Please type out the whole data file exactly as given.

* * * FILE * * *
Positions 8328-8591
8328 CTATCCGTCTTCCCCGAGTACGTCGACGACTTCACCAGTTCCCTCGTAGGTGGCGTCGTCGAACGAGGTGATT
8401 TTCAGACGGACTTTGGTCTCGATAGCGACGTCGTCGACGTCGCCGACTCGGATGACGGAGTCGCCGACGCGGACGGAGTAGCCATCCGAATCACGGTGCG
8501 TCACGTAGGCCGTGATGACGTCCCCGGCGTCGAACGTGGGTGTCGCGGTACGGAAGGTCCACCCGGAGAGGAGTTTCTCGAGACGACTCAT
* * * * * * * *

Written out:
Positions 8328-8591
8328 CTATCCGTCTTCCCCGAGTACGTCGACGACTTCACCAGTTCCCTCGTAGGTGGCGTCGTCGAACGAGGTGATT
8401 TTCAGACGGACTTTGGTCTCGATAGCGACGTCGTCGACGTCGCCGACTCGGATGACGGAGTCGCCGACGCGGACGGAGTAGCCATCCGAATCACGGTGCG
8501 TCACGTAGGCCGTGATGACGTCCCCGGCGTCGAACGTGGGTGTCGCGGTACGGAAGGTCCACCCGGAGAGGAGTTTCTCGAGACGACTCAT